"May be," groaned Uncle John, "youngsters LIKE YOU may think it is a good morning, but I DON'T, such a din and clatter as the fools have kept up all night long. If I had the power" (and now the poor old man fairly groaned with rage), "I'd make 'em quiet long enough to let an old man get a wink of sleep, when the rheumatism lets go."
"I'm real sorry for you," said Joe, "but you don't know the news. The king's troops, from camp, in Boston, are marching right down here, to carry off all our arms that they can find."
"Are they?" was the sarcastic rejoined. "It's the best news I've heard in a long while. Wish they had my arms, this minute. They wouldn't carry them a step farther than they could help, I know. Run and tell them mine are ready, Joe."
"But, Uncle John, wait till after breakfast, you'll want to use them once more," said Martha Moulton, trying to help him into the chair that Joe had placed on the white sanded floor.
Meanwhile, Joe Devins had ears for all the sounds that penetrated the kitchen from out of doors, and he had eyes for the slices of well-browned pork and the golden hued Johnny-cake lying before the glowing coals on the broad hearth.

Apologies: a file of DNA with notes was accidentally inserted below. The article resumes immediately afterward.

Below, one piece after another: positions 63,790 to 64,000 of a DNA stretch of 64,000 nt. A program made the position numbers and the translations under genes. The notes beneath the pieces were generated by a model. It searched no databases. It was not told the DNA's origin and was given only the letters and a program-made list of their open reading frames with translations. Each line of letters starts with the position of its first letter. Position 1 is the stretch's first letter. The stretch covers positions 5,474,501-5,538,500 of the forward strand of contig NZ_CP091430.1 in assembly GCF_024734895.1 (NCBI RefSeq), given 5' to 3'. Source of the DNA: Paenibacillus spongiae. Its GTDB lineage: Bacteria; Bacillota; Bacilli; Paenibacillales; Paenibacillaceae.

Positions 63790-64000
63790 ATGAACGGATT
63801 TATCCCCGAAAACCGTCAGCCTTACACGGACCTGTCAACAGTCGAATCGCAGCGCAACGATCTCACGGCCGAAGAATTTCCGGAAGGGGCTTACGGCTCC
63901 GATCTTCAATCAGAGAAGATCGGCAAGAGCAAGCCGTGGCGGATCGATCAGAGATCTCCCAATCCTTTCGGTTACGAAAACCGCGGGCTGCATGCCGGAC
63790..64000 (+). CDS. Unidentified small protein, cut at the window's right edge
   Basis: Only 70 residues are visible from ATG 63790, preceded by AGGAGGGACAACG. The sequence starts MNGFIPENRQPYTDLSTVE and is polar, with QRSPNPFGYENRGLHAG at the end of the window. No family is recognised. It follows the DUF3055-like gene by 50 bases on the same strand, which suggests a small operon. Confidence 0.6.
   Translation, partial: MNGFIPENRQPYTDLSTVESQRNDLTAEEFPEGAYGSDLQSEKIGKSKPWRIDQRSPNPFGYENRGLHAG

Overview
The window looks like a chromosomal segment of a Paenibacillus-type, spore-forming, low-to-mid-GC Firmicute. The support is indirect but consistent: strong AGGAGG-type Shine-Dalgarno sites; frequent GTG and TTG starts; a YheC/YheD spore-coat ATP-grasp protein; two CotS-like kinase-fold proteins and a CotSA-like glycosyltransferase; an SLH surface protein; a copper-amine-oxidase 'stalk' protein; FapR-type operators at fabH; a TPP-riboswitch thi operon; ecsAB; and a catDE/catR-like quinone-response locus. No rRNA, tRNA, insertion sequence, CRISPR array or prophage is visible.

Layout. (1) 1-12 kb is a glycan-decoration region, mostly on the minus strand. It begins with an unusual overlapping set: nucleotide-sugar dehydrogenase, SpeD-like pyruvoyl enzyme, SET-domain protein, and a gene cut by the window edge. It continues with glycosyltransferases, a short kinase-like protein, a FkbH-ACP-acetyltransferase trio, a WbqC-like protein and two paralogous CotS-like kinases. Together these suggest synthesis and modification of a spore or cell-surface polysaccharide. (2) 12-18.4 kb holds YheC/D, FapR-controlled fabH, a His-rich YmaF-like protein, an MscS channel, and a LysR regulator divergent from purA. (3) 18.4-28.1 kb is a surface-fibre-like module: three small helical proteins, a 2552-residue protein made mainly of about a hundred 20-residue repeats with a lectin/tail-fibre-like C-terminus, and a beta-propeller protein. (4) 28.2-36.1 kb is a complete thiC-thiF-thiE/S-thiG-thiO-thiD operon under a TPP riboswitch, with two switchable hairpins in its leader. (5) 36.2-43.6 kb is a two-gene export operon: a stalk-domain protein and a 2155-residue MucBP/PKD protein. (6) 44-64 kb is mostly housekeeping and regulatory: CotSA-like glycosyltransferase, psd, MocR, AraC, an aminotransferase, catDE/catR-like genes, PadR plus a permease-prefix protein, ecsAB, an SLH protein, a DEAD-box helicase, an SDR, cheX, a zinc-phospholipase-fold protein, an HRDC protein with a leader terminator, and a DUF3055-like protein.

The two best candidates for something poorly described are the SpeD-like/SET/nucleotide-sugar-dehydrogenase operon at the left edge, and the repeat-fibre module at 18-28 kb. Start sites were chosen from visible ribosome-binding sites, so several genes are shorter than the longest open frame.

As the little woman bent to take up the breakfast, Joe, intent on doing some kindness for her in the way of saving treasures, asked, "Shan't I help you, Mother Moulton?"
"I reckon I am not so old that I can't lift a mite of cornbread," she replied with chilling severity.
"Oh, I didn't mean to lift THAT THING," he made haste to explain, "but to carry off things and hide 'em away, as everybody else has been doing half the night. I know a first-rate place up in the woods. Used to be a honey tree, you know, and it's just as hollow as anything. Silver spoons and things would be just as safe in it--" but Joe's words were interrupted by unusual tumult on the street and he ran off to learn the news, intending to return and get the breakfast that had been offered to him.
Presently he rushed back to the house with cheeks aflame and eyes ablaze with excitement. "They're a coming!" he cried. "They're in sight down by the rocks. They see 'em marching, the men on the hill, do!"